Stanford, Wake up!

Stanford, Wake up!

An odd sensitivity hovers over campus (or rather, what’s left of campus). Somehow, it is offensive to blame China for a disaster that is clearly China’s fault.

And by China, of course, I do not mean “people of Chinese descent,”, or even “Chinese citizens,” but rather the repressive Chinese Communist Party.

In February, Dean of Students Mona Hicks sent out an email warning of a “rise in xenophobia,” followed by the ASSU’s condemnation of the President’s use of the phrase “Chinese virus” as “racist and xenophobic.”

Obviously, anyone who blames a person for a pandemic based on their ethnicity is not only morally reprehensible, but deeply misinformed regarding the laws of biology. Anyone hateful enough to commit such a fallacy deserves our most severe condemnation.

But it is foolish to grace such 'arguments' with too much attention, particularly on email chains where every recipient no doubt stands in agreement. In choosing to refute a straw-man argument, Stanford students have selected a fight in which they will always have the moral high ground, rather than one which can hope to achieve anything.

Unfortunately, Stanford is in good company. The WHO, for example, seems to be completely in China’s pocket, and helped sweep the pandemic under the rug. It credulously accepted Chinese state information at face value, such as their January 14 claim that there was ‘no evidence of human-to-human transmission.’

Yet, it still spared a few minutes to condemn Trump’s use of the phrase “Chinese virus” alleging it “fuels stigma.”

As the WHO well knows, diseases commonly take their names from their places of origin: arguments that the name “Chinese Virus” has to do with race or nationality are dishonest. Should we stop referring to the 1918 pandemic as Spanish Flu or, while we’re at it, that famed 1415 fight as Battle of Agincourt in case of offending French villagers? Is the name Lyme disease hurtful to the inhabitants of Old Lyme, Connecticut?

If anything, the name “China virus” is more appropriate than any of these, since the fault really does lie with China. Petty arguments over naming only serve as distractions from the CCP’s culpability.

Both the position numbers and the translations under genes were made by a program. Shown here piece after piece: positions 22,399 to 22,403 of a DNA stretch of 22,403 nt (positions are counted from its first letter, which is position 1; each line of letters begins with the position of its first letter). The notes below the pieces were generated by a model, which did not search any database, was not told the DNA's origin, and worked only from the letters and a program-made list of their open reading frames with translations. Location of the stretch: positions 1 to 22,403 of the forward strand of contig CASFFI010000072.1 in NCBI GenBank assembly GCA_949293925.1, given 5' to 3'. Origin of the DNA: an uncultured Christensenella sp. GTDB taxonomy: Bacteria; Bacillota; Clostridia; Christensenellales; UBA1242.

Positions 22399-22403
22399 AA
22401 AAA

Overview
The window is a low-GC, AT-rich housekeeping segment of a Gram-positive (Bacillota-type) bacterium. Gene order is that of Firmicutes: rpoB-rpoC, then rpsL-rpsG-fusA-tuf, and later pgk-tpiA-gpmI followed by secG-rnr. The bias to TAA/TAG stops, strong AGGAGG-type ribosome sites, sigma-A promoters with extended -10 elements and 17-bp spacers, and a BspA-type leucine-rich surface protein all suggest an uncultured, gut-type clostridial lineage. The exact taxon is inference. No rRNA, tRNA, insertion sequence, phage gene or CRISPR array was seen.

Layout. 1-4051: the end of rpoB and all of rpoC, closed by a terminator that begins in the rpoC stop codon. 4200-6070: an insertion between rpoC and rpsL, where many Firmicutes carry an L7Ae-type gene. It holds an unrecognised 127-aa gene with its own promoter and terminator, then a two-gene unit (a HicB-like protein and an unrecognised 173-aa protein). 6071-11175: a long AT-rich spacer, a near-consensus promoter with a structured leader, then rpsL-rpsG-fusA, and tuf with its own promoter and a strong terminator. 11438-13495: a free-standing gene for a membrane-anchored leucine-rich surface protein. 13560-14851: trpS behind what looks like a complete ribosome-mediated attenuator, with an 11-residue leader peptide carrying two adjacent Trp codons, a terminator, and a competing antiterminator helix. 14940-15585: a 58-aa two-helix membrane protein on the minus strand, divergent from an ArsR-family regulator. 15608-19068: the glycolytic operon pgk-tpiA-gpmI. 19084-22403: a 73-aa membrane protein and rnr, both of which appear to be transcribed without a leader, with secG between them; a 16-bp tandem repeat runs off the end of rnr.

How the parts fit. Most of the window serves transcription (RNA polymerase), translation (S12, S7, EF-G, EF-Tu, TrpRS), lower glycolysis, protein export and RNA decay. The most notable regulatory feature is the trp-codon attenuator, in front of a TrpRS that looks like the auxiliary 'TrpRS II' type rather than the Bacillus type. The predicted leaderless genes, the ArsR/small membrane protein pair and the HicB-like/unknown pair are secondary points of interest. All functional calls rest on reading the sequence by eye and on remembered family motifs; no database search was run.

China has been aware of this disease since at least November. Biomedical research has just begun, with drug trials in early stages. Imagine how different our lives would be if we had gone into vaccine trials in November or December instead.  Countless lives and massive economic capital would have been spared. In fact, according to some estimates, if China had acted even three weeks earlier there would be no global pandemic.

But instead, for political purposes, China actively suppressed knowledge of the disease, and used their authoritarian government to silence doctors and journalists who tried to sound the alarm.

So remember, when you’re wondering why you aren’t enjoying a spring darty, or are trying to hang out with your friends over Zoom, or haven’t been outside your house for two weeks: there were Chinese citizens who tried to warn you, but “vanished” trying.

Amazingly, while American students are busy blaming each other for fueling racism, China’s own citizens seem to be growing dissatisfied with their government’s catastrophic mismanagement of the outbreak -- a remarkable feat in a country which polices all speech and brutally punishes political dissent.

Our education system has spent so long teaching us how to spot racism that even when true global disaster stands right in front of our noses, we can only point fingers back to our own xenophobia.

Some news sources have even gone so far as to label xenophobia, “an epidemic more dangerous than Coronavirus,” or “the actual danger” of the outbreak -- a ridiculous and sensationalist proposition given the already tremendous loss of human life and economic hardship which the disease, blind to the race of its victims, has incurred.

Some students have used the outbreak to defend China’s repressive government, proving them shamefully susceptible to Chinese propaganda.  If only such students had the bravery or foresight which some Chinese citizens are displaying in denouncing poor governance.

It is frustrating to watch some of our most educated citizens kowtow to an overtly evil global power even as its repressive policies endanger our own citizens. As soon as one person cries “xenophobia!” the rest follow like sheep jumping over a cliff, not bothering to check if a wolf is really chasing them.

We are now witnessing the peak of our nation’s cultural demise, when, faced by a repressive, unified, and by the way overtly racist force, all we can do is blame each other.

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